According to the new Chief Executive of the (national) Local Government Association, John Ransford, councils had planned “meticulously” for three days with every resource deployed in the run up to Monday’s snow chaos with many key routes – in London at least – apparently ungritted.  Now, I know that Ransford has been appointed following his predecessor being pushed out for not being robust enough in defending local authorities’ over-exposure to Icelandic banks, but to call the planning meticulous …….

Meanwhile, Hopi Sen’s blog from the backroom asks what Mayor Boris Johnson was doing last weekend.

Jan 28,2009

I’ve already made my views known about the tactics employed by The Sunday Times in pursuing their House of Lords story.  They did deceive: they purported to be from a fictitious public affairs company with a fictitious website and they said they were acting for a fictitious client.  They did try to entrap by coaxing those they saw to offer to do things that clearly should not be done.

But is the story itself in the public interest?  Well the answer has to be “Yes”.  It should not be possible for commercial (or any other) interests covertly to purchase changes to legislation.  As Leader of the House, Jan Royall, said this morning:

“the standards, probity and conduct of members of the House of Lords must be of the highest level”.

She has pledged that the investigations into the actions of individuals must be searching and fair.  This is right – all those named must have a full opportunity to defend themselves against the accusations against them.  It would be wrong to pre-judge the outcome of those investigations.

She has also initiated a full review by the Privileges Committee (not a Labour-dominated body incidentally – it has sixteen members: four Labour, five Conservative, two LibDems and five Cross-benchers) of the House’s rules governing external interests.  Again she made clear her position this morning:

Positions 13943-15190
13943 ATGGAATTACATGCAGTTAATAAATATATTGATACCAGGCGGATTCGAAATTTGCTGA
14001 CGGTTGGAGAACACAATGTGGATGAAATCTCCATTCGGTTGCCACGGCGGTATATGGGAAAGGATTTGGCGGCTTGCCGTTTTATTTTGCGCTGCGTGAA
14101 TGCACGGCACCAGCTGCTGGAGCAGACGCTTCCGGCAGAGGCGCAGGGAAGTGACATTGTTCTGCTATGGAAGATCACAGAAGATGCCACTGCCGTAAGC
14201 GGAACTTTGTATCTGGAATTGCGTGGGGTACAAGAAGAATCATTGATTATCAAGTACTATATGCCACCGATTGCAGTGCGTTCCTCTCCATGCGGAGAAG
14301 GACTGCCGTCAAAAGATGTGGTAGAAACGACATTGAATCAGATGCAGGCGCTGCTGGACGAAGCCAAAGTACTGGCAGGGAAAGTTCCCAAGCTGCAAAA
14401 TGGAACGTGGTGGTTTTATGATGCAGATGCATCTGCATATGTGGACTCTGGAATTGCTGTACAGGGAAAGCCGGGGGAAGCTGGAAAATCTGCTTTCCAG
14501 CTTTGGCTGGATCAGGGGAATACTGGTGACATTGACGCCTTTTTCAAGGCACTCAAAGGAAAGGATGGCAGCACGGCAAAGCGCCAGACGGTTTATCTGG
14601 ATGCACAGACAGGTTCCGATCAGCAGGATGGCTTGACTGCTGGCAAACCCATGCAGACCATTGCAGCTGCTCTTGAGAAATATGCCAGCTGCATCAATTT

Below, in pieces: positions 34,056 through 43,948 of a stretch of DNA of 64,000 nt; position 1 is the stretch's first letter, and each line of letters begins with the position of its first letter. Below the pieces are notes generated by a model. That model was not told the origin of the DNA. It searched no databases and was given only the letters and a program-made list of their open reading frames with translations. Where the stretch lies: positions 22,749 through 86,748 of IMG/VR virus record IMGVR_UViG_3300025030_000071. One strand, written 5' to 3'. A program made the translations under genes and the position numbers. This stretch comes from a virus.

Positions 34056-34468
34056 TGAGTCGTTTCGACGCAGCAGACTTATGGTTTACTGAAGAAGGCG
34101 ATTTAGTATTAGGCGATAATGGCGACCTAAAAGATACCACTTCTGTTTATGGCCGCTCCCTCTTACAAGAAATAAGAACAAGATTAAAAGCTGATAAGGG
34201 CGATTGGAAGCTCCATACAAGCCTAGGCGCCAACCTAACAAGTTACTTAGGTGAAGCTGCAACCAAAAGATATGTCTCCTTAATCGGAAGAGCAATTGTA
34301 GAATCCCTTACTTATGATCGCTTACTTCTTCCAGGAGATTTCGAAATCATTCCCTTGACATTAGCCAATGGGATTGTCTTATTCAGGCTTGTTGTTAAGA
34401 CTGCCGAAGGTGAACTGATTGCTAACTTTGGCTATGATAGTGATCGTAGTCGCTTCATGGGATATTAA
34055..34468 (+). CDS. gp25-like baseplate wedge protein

“In the review of the rules of the House in this area – including the place of consultancy work, and whether we should have much more forceful sanctions against peers found to be in breach of the rules – I believe we do need to make changes. The House is a more modern and professional place in a very different world: we need to make sure our rules and structures reflect that.”

The outcome of this review will, I hope, be much clearer rules and guidelines as to what members of the House can and cannot do (with appropriate – and significant – sanctions available against anyone who goes outside those rules).

If that is the consequence of The Sunday Times story, then that result is in the public interest.

If it also helps bring about a proper debate about the role of the Second Chamber and the purpose people want it to fulfil in our system of government within our unwritten constitution, then that too is unequivocally something to be welcomed.

But that doesn’t mean I have to like the journalistic tactics to which I personally was subjected …….